glomerular filtration is a decline in renal blood flow (RBF). This
decrease in RBF causes tissue ischemia and eventually cell necrosis or
cell death, which produces oxygen free radicals and other enzymes which
exacerbate the problem. The cell damage caused by oxygen free radicals
causes sloughing of cells which in turn block renal tubules and cause a
back leak of glomerular filtrate. The
Four Phases of Acute Renal Failure Onset Phase
– this period represents the time from the onset of injury
through the cell death period. This phase can last from hours to days
and is characterized by:
Renal flow at 25% of
Oxygenation to the
tissue at 25% of normal
Urine output at 30 ml
(or less) per hour
Urine sodium excretion
greater than 40 mEq/L.
this phase only 50% of the patients are noted to be oliguric. With
prompt treatment, irreversible damage can be achieved during this pre
renal failure onset phase. Oliguric/Anuric
Phase – this phase
usually lasts between 8-14 days and is characterized by further damage
to the renal tubular wall and membranes. Other characteristics in the
oliguric-anuric phase include:
Great reduction in the
glomerular filtration rate (GFR)
abnormalities (hyperkalemia, hyperphosphatemia and hypocalcemia)
– this phase occurs when the source of obstruction has been
removed but the residual scarring and edema of the renal tubules
remains. This phase usually lasts and additional 7-14 days and is
Increase in glomerular
filtration rate (GFR)
Urine output as high as
Urine that flows
through renal tubules
Renal cells that cannot
GFR in this phase contributes to the passive loss of electrolytes which
requires the administration of IV crystalloids to maintain hydration. Recovery Period
Phase – The
recovery phase can last from several months to over a year. During this
phase, edema decreases, the renal tubules begin to function adequately
and fluid and electrolyte balance are restored (if damage was
significant, BUN and Creatinine may never return to normal levels). At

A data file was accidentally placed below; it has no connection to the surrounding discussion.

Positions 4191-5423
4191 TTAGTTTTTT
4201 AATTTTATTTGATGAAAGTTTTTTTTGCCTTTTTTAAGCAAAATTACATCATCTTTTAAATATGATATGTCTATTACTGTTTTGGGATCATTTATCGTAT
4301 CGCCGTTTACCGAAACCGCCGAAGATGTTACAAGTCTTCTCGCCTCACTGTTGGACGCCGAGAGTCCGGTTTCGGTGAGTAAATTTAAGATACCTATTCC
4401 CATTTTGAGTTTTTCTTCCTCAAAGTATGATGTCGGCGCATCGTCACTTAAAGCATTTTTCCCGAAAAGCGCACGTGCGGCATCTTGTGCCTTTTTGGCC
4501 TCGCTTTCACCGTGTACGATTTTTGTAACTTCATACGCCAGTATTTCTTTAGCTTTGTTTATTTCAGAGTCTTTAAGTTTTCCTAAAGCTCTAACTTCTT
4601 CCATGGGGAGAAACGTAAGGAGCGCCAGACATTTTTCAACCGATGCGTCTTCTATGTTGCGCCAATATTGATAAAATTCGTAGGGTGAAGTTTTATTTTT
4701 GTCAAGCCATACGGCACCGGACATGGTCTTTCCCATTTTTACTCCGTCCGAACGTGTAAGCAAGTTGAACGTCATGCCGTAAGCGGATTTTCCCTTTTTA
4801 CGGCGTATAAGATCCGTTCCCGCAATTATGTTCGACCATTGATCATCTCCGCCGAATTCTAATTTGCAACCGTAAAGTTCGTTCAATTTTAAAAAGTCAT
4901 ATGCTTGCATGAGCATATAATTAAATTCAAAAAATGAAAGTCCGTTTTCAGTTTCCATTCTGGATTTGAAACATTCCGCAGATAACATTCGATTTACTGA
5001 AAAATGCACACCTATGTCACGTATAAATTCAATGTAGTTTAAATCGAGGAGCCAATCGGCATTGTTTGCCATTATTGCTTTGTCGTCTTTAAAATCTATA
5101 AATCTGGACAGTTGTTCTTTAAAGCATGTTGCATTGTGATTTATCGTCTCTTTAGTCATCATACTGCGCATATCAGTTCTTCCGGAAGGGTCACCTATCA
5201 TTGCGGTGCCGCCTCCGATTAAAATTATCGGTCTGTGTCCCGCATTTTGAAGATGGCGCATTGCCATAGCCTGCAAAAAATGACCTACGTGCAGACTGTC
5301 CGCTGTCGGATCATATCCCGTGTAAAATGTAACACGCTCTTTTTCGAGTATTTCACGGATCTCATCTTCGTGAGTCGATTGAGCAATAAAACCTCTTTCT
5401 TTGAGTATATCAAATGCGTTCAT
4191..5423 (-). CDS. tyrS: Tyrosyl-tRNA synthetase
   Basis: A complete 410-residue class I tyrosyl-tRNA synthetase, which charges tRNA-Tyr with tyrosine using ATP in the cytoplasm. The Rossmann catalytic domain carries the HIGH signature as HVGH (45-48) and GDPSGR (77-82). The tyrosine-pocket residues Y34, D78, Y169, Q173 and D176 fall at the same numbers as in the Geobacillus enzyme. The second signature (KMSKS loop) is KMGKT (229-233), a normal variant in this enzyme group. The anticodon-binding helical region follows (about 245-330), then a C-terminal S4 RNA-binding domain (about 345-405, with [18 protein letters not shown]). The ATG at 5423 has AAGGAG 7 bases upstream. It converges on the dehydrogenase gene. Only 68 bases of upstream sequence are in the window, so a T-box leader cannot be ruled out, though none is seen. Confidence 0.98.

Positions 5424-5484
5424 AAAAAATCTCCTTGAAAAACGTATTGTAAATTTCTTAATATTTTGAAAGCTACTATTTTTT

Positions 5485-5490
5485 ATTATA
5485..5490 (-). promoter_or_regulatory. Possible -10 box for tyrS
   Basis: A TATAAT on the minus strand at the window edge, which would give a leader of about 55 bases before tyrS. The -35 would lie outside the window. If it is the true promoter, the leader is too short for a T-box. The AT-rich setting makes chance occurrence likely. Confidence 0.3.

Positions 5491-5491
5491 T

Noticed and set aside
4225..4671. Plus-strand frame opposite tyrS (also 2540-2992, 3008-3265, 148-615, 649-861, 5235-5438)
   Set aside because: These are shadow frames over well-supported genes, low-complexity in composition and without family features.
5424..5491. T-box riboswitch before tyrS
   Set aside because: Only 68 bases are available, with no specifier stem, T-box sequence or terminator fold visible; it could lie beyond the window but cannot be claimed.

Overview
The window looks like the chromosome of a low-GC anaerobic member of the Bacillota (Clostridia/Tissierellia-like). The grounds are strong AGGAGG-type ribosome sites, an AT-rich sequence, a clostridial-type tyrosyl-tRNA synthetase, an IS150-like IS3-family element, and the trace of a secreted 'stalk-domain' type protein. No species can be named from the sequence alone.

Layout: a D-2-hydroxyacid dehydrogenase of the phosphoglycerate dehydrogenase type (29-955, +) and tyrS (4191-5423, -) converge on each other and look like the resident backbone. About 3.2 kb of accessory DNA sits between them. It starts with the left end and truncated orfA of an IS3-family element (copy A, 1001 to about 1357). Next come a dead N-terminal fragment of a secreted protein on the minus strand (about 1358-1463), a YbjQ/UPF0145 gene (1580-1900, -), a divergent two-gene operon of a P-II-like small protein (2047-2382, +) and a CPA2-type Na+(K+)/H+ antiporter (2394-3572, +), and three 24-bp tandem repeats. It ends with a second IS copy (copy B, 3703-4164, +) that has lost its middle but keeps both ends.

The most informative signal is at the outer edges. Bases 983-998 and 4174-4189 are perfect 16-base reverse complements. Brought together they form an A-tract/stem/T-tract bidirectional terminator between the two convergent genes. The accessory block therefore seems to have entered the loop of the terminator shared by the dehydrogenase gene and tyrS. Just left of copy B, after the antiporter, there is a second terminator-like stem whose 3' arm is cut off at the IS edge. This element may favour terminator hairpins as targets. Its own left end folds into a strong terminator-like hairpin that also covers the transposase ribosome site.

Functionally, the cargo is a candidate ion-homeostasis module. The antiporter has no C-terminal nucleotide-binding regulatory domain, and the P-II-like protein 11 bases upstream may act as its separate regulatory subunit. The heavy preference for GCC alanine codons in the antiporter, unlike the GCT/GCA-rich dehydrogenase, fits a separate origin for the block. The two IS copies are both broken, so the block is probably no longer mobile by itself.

this point the GFR has usually returned to 70% to 80% of normal. Risk
Factors for Acute Renal Failure
Diabetes (Type I or II)
Heart disease (heart
of Acute Renal Failure When
reductions in renal blood flow interrupt glomerular pressure; the
result is the development of acute renal failure. The following
categories better explain how acute renal failure develops. Prerenal ARF
– this results from any type of condition
“outside” the kidney that impedes blood flow to the
renal vasculature (and subsequently causes a decrease in perfusion
pressure to the glomerulus and oliguria). Although there is decreased
perfusion to the glomerulus and other nephrons; they continue to
function normally. With prompt correction of the underlying problem;
the kidneys can return to full normal function at this stage. Postrenal ARF
– this is caused by a mechanical back up of urine into the
renal pelvis. As with prerenal failure, prompt removal of the
obstruction will allow the kidneys to return to normal function. Intrarenal ARF
– this results from anything that causes a direct insult to
the kidneys (such as infection, glomerulonephritis, hypertension,
diabetes). Acute tubular necrosis (ATN) is the most common intrarenal
condition and accounts for approximately 75% to 90% of all intrarenal
ARF. With ATN the epithelial layers of the nephrons (at the tubular
portion of the kidneys) become damaged leading to changes in urine
concentration, waste filtration, electrolytes and acid base balance.
ATN most commonly occurs due to one of the following mechanisms:
(chemicals can crystallize)
(decreased renal blood flow)
Obstruction (due to the
release of hemolyzed hemoglobin/myoglobin)
Contributing Factors for Developing Acute Renal Failure Prerenal
and Symptoms of Acute Renal Failure The
signs and symptom that may be experienced with acute renal failure
depend on the phase, the degree of azotemia (abnormal levels of urea
and creatinine) and the degree of metabolic acidosis. The following
signs and symptoms are consistent with acute renal failure:
Decreased urine output
(urine may be pink or reddish in color)
Edema (face, arms,
legs, feet eyes)
Flank pain/Pelvic pain
Poor appetite (nausea,
Bitter or metallic
taste in mouth
Dry itchy skin
Shortness of breath
Sudden weight gain
Acute Renal Failure There
are several lab tests to assist the diagnosis of acute renal failure.
The following table breaks down these lab values as they would be seen
in both prerenal and intrarenal failure. Confirmatory Lab Values
for Acute Renal Failure
than 500 mOsm/kg
mEq/L or less
mEq/L or more
excretion of sodium percent (FENa)
about BUN and Creatinine
levels BUN/Creatinine are considered to be the
“hallmarks” of acute renal failure, the rate of
rise is actually dependant on the degree of renal ischemia and injury
and in regards to BUN; the rate of protein uptake.
BUN may also be
elevated in other conditions not directly related to acute renal
failure such as; GI or mucosal bleeding, steroid treatment therapy or